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Branch Brook Park


Branch Brook Park is one of America's finest urban parks. At 360 acres, the park begins just north of University Heights and continues for four miles through hill and dale, forest and field, up into Belleville. The park is large enough for several tours, in this first installment we will explore the northern third, the land of the Cherry Blossoms.
Branch Brook Park is a park of streams. The Second River runs through the heart of Cherryblossom land in the northern part of the park and the remnants of the Meadow Brook runs through a series of small lakes in the middle of the park. The long gone First River used to run in the southern section of the park.
Branch Brook Park's Cherry Blossoms were not in the original Olmsted Brothers design.

It is Caroline Bamberger Fuld, the sister of department store magnate Louis Bamberger and widow of Felix Fuld, whom we have to thank for the cherry blossoms that enliven this park every April.

Mrs. Fuld was an avid gardener and traveller. Impressed by the cherry blossom groves in Washington DC, Fuld wanted Newark to have something similar. The Cherry trees were planted in the northern part of Branch Brook Park because it was the newest addition to the park, and had not been fully landscaped.

In 1926, Mrs. Fuld announced her gift of 2,050 "Oriental cherry" trees. Over the next few years the trees were grown at her Orange, New Jersey estate (site of the present VA hospital), until they were large enough to be planted in Newark. It was not until the 1940s that the cherry blossoms really came into their own, and "cherryblossomland" was born. At the time, Newarkers seemed not to appreciate Fuld's gift due to the trees' association with Japan.

Cherry Blossoms, the sakura, as my readers no doubt are aware, have a unique role in Japanese culture. The short-lived blossoms remind Japanese of the shortness of life, and their March/April bloom is a time for hanami, or flower-viewing parties. During WWII, kamikazi pilots painted cherry blossoms on the sides of their planes.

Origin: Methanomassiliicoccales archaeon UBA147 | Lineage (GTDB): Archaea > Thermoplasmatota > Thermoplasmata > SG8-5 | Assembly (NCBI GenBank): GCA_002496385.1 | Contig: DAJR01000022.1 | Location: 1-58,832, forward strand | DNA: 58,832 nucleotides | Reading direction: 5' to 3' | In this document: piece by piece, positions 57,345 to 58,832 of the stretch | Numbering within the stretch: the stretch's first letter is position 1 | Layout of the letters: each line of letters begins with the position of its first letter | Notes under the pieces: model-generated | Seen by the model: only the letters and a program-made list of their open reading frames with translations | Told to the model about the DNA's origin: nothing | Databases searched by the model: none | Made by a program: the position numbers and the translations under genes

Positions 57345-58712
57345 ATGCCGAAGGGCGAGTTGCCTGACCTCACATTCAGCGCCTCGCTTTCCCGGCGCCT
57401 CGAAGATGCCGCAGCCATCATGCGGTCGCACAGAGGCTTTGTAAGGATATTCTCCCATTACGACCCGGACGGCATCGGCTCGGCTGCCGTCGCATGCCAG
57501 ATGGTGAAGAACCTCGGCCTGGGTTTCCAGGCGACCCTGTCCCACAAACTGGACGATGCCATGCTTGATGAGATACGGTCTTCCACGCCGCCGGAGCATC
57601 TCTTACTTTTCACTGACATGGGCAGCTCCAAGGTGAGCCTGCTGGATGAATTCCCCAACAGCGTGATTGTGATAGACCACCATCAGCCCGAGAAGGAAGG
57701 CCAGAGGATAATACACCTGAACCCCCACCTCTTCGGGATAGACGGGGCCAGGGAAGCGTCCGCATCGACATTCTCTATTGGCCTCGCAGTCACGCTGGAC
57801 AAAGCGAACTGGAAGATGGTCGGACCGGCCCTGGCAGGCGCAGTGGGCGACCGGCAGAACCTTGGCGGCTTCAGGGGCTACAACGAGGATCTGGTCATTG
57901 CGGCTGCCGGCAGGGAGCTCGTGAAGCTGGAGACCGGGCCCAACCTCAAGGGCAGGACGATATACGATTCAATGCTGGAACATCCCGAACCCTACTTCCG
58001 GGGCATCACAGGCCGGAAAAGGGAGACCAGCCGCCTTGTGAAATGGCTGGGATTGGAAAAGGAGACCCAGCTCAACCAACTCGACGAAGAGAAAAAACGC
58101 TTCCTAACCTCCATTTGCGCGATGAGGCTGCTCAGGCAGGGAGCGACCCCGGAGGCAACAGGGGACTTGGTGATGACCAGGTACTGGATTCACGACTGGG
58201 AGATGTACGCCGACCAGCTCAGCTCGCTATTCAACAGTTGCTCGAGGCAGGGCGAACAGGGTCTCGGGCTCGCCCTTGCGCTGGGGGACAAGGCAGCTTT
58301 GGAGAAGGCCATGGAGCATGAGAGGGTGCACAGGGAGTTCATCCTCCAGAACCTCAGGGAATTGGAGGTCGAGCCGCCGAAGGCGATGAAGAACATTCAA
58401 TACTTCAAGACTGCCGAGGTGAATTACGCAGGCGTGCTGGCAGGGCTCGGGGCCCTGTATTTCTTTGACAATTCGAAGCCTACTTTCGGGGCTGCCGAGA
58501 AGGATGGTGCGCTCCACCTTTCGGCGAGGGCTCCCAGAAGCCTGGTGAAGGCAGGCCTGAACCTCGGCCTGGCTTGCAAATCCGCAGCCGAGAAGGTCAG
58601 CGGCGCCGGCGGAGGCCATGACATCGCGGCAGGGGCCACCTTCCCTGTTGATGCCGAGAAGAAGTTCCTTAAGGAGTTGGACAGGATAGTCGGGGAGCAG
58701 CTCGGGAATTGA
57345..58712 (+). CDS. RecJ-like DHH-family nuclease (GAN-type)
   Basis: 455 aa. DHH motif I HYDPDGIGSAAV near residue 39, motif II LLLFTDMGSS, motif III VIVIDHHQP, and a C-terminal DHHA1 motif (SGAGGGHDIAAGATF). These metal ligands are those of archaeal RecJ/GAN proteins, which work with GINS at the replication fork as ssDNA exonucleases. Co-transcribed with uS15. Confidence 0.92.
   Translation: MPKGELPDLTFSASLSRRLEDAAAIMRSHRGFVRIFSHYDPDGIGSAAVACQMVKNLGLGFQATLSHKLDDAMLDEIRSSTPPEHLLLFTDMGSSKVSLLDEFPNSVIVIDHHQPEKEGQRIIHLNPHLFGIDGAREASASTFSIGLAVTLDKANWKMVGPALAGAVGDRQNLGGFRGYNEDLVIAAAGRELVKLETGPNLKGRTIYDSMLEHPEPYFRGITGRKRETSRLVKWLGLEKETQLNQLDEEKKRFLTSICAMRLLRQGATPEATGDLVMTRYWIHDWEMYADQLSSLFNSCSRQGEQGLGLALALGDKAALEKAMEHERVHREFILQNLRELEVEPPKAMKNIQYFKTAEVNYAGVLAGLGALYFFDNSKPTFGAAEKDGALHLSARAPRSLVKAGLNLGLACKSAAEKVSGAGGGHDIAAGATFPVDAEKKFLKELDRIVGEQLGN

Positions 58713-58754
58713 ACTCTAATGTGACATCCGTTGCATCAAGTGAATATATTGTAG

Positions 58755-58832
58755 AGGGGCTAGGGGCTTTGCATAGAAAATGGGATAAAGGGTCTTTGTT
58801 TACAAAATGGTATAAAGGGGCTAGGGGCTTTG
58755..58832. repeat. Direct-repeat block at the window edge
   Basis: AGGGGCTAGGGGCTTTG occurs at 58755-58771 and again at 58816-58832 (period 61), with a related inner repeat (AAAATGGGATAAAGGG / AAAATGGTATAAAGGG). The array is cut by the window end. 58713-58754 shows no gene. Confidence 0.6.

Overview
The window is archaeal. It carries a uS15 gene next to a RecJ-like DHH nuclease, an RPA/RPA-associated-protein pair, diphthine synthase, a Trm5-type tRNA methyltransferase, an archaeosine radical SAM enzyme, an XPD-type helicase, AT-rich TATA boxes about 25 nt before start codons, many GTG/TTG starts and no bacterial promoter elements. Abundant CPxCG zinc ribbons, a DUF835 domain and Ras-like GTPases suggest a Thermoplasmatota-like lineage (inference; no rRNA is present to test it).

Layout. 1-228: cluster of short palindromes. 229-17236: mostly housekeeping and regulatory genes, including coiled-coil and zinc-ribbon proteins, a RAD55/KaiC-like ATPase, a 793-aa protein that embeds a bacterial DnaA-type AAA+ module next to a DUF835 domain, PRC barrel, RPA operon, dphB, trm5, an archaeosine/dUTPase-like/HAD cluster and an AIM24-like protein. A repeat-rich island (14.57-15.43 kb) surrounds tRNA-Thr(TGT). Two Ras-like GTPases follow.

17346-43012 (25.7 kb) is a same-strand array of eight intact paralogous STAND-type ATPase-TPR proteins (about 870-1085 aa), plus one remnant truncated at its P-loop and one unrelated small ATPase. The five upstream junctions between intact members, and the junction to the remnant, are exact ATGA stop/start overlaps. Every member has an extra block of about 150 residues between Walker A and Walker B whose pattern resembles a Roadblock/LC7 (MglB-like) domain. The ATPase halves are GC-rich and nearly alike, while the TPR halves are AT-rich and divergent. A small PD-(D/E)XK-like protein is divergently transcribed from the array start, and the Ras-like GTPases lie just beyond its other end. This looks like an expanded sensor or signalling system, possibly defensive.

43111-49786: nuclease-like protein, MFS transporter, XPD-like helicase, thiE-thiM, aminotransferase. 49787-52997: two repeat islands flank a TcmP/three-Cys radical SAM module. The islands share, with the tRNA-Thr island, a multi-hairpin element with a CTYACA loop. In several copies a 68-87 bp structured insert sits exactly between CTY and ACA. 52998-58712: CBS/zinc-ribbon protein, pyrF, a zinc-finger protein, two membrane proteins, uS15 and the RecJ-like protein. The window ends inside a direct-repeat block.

Many Japanese poets have written of the cherry blossoms. The Medieval (Heian period) warrior-turned-Buddhist monk Saigyo wrote several famous waka about cherry blossoms:

Wishing to die under cherry blossoms in spring
Cherry blossom season in full moon time

Sleeping under the trees on Yoshino mountain
The spring breeze wearing Cherry blossom petals

Branch Brook Park's Cherry Blossoms come in twenty-eight species, in three main varieties - Single Blossoms, Double Blossoms, and Weeping Cherries. Some of the finest Weeping Cherries have been planted along the Second River.

These trees are called "cherry trees," but the Double Blossoms do not actually produce any fruit. Instead of the stamens that give rise to cherries themselves, these trees have an extra row of blossoms.

Branch Brook Park has a number of beautiful bridges. This gothic bridge is for pedestrians.
This elegant bridge was built for the Erie Lackawana railroad.
The stream spanned by these ornamental bridges is the Second River. Central Park may have many things of beauty, but one thing it does not have is a stream as beautiful as the Second River.

Dedicated readers will recall the Second River from On Broadway. But, for those who don't, the Second River begins on the First Mountain in West Orange, flows through Montclair, Glen Ridge, and Bloomfield, and then forms the border of Newark and Belleville.

So, if there's a Second River, what happened to the First River and the Third River?

The First River is now completely bricked over. It used to flow from a pond at what is now the skating rink in the southern portion of Branch Brook Park, through the present vicinity of Seventh and Eighth Avenues, and into the Passaic River.

The Third River has had a better fate. It is now the border of Nutley and Belleville.

Cherryblossomland is more than just cherry blossoms, though I acknowledge that the cherry trees have been my primary focus.

Here, in a hilly section in Belleville, we have a great playground.

The Belleville section of Branch Brook Park is labelled on some maps as "Hendricks Field."

Hendricks Field was named for Harmon Hendricks (1771-1838), a Sephardic Jew from New York who founded America's first copper mill here (then called Soho) in 1812. The land was owned by the Hendricks company until 1924, when it was donated to the Essex County Park Commission by Harmon W. Hendricks, a descendent of the copper company's founder.

Finally, here we have a vista of cherry trees, the vale of the Second River, and, in the distance, the tower of the old Tiffany factory.

Branch Brook Park is currently in the midst of a $20 million renewal. At the ir peak, there were 2700 cherry trees in the park, now there are only 1100. Once Newark had had the nation's largest display of cherry trees, but now Branch Brook Park is in third place, behind the Tidal Basin in Washington, D.C. and Fairmount Park in Philadelphia.

Essex County and the Branch Brook Park Conservancy are currently trying to renew Branch Brook Park and put the park in first place for cherry blossoms.

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